Unconditional Positive Regard

Psychologist Carl Rogers is generally associated with the concept of unconditional positive regard. The concept means acceptance and support of a person even when the person’s actions are inappropriate. You may not approve of someone’s behavior, but you can still approve of them as a human being. Parents often make this distinction to a child: “I will always love you, but I disapprove of this behavior and will not allow it in this house!”

 Rogers believed that success in counseling was more likely if the counselor provided the client with unconditional positive regard. He felt that the “no-strings” acceptance attached to clients would provide them with the confidence and support needed to obtain insight into their problems, and the motivation to pursue personal growth, greater self-understanding, and self-direction.

During my (CB) years as a college professor, I had many occasions when a student came to my office to discuss some “problem.” Sometimes the issue was critical – even emotionally dangerous – for the student, such as a rape, alcohol/drug abuse, concern over suicide, or physical bullying. In those cases, I referred the student to the Counseling Center, and I sometimes immediately accompanied them to make sure they followed through.

 On other occasions, the problem – while quite troubling for the student – was relatively less serious, such as, “How can I tell mom and dad I want to change my major?” “If I drop this course, am I a quitter?” “I got an F on the test and I’m afraid to see the teacher. Can I just email him?” “My boyfriend dumped me. I’m worthless.” In these cases, I learned over the years that the students generally knew what I would say, but they still needed to hear someone tell them it was OK to be feeling like they did. They were looking for some positive regard. Over the years they had heard parents and others tell them, “You shouldn’t feel that way.” In these cases, it was generally pretty easy for me to assure them that, “How you’re feeling is totally normal. In fact, I remember how I felt exactly the same in my freshman year in college when I faced a similar situation.” I could almost hear an audible, “Thank, God, I’m not weird,” from the students when I gave them such reassurance. And, the great thing about this relief was now they had the confidence to attack the problem. We would chat about the importance of meeting the issue head-on (such as, “No, do not email the professor. Go see her about the F and ask her straight up for suggestions on what you need to do differently to improve your performance.”), and in some cases I would point out for them resources the College provided to help them confront problems.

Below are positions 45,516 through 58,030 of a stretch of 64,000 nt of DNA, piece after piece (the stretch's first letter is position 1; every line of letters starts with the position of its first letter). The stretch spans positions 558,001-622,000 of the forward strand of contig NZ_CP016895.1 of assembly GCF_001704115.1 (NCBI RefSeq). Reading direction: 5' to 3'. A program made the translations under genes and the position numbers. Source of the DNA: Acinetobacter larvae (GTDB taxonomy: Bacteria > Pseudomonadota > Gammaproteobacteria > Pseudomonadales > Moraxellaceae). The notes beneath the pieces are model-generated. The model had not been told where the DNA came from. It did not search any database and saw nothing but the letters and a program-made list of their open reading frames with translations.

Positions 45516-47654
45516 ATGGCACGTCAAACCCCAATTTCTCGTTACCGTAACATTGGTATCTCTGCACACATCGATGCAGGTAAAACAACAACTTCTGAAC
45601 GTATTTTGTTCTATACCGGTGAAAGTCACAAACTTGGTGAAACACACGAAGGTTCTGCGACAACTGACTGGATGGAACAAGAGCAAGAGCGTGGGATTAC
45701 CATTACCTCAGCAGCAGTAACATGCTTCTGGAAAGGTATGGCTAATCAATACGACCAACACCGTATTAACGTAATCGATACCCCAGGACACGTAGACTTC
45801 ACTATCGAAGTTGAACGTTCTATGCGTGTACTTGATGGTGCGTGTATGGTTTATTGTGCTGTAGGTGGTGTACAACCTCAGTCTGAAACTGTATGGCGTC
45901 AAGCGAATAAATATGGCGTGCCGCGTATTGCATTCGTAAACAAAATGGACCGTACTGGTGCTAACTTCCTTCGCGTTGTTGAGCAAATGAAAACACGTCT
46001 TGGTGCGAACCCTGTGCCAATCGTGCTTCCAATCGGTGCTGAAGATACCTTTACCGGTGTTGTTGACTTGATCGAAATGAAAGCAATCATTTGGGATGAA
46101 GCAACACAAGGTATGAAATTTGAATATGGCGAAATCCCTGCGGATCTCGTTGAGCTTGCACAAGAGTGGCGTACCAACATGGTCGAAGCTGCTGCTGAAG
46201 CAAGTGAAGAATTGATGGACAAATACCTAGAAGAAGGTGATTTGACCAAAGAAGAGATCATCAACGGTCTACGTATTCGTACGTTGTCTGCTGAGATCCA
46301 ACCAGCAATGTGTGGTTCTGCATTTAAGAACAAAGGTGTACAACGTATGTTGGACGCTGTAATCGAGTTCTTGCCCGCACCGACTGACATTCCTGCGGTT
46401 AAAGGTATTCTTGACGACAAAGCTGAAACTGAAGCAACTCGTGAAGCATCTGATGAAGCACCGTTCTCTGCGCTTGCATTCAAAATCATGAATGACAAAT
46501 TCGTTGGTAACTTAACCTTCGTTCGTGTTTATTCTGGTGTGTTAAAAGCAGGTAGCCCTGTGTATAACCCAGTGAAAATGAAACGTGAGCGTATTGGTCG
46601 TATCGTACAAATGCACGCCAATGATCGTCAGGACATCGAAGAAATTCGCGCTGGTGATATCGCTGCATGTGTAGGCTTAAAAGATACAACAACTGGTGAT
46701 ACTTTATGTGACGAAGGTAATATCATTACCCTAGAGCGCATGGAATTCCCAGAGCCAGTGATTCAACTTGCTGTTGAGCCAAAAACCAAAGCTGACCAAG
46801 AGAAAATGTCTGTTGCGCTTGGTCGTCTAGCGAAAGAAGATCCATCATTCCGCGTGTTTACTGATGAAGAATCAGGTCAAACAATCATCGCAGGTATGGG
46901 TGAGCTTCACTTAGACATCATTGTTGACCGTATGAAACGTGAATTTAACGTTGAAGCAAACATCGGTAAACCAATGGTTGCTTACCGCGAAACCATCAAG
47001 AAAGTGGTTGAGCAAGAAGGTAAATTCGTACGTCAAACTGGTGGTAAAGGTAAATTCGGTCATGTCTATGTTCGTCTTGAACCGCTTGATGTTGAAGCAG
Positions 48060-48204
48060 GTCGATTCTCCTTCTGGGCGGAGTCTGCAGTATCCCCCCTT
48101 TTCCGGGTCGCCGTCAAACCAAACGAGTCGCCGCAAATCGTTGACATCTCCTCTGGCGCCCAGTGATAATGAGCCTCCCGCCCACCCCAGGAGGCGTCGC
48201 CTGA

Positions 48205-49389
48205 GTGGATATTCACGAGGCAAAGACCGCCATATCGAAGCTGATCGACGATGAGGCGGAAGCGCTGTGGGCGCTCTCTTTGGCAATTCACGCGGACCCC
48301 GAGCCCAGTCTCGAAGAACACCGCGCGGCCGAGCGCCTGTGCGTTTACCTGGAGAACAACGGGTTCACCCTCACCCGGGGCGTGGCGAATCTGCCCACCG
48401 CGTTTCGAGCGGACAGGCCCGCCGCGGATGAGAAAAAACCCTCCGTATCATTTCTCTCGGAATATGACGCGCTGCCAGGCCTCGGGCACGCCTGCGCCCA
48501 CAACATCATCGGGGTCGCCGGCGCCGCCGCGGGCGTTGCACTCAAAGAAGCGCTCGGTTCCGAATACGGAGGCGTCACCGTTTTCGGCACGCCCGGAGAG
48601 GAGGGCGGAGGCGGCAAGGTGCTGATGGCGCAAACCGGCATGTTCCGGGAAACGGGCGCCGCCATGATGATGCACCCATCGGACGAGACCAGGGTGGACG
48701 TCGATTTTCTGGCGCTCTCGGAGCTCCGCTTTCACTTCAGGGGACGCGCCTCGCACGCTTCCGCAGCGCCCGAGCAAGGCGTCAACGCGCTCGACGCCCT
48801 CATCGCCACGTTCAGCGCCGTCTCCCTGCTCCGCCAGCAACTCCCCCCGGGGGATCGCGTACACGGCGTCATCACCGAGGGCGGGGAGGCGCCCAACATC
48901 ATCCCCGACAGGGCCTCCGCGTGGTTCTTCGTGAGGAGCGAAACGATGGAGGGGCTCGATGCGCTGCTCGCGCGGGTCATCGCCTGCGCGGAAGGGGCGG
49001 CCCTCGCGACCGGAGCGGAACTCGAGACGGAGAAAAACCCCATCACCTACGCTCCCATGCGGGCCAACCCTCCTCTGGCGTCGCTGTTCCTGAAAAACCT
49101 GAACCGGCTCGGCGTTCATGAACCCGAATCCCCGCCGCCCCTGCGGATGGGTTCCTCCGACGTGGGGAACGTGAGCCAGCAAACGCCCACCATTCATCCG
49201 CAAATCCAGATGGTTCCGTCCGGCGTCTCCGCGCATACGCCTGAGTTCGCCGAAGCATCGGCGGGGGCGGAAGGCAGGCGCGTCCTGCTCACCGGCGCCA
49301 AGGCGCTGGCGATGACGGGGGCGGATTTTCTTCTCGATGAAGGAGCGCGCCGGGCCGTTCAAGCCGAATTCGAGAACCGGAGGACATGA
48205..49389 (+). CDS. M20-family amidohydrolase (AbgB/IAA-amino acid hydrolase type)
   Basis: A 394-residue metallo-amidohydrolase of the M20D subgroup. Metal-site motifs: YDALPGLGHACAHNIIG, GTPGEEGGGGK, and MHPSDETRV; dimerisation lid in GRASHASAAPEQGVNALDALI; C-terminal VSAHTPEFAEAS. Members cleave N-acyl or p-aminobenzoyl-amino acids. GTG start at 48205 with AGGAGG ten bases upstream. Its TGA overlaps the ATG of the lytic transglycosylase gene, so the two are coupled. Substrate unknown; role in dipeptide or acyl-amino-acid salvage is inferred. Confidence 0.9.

Providing unconditional positive regard definitely has its usefulness. There is, however, a danger in overdoing it. Some parents, for instance, become determined to make sure that their children never experience failure. They keep a close eye on the kids, and structure their environment to build self-esteem and trust by filling their kids’ lives with success. Unfortunately, this childrearing strategy is a corruption of unconditional positive regard because it’s unrealistic, and doesn’t build self-esteem and trust over the long run. Failure experiences are inevitable in life – and that’s a good thing because learning to cope with failure instills the learner with persistence, determination, dedication, and endurance, qualities that help the learner build a life of autonomy, purpose, meaning, humility, and satisfaction. Indulgence, on the other hand, instills one with dependency, passivity, helplessness, and self-loathing. And, these principles apply whether we’re talking about childrearing, friendships and romances, or any situation requiring coping with life’s stressors. Whatever the life challenge facing you, always be aware of the fine line between unconditional positive regard, and indulgence.

One day in July I received a call from a gentleman: “Dr. Brooks. My son ***** is your advisee, and I’m wondering if you could check for me why I haven’t received the tuition bill for the fall semester. I called the Business Office and they told me to check with my son, because he would have received the bill.” While we were talking, I reached into my advisee file and pulled out his son’s folder. I opened it and the first paper – dated one month earlier – was a letter to the student from the Academic Dean’s office advising him that because of low grades, he was suspended from the College for one year. Because of privacy laws, it was standard practice for the College to notify only the student of any matter concerning grades. What the student did with the information was up to the student. I thought, “Good lord, he never told dad he was suspended.” I collected my thoughts and said, “Mr. *****, there is information in your son’s file that I cannot share with you. I’m going to transfer you to the Dean’s office.”

I learned later from the Dean that the father was quite distraught, and very angry that his son did not share the information with him about the suspension. The father also said that he and his wife had always given their son considerable leeway to conduct his own affairs, and support him whenever he asked. The dad said, “I should have been tougher on him instead of always backing him up.”

Receiving positive regard is very comforting and reassuring. In the context of learning how to cope with stress, however, you must remember that such regard must not be used to prevent you from evaluating your actions with respect to accountability. You must accept the responsibility to determine if your actions can be distinguished from your wants. That’s what functioning in reality means.

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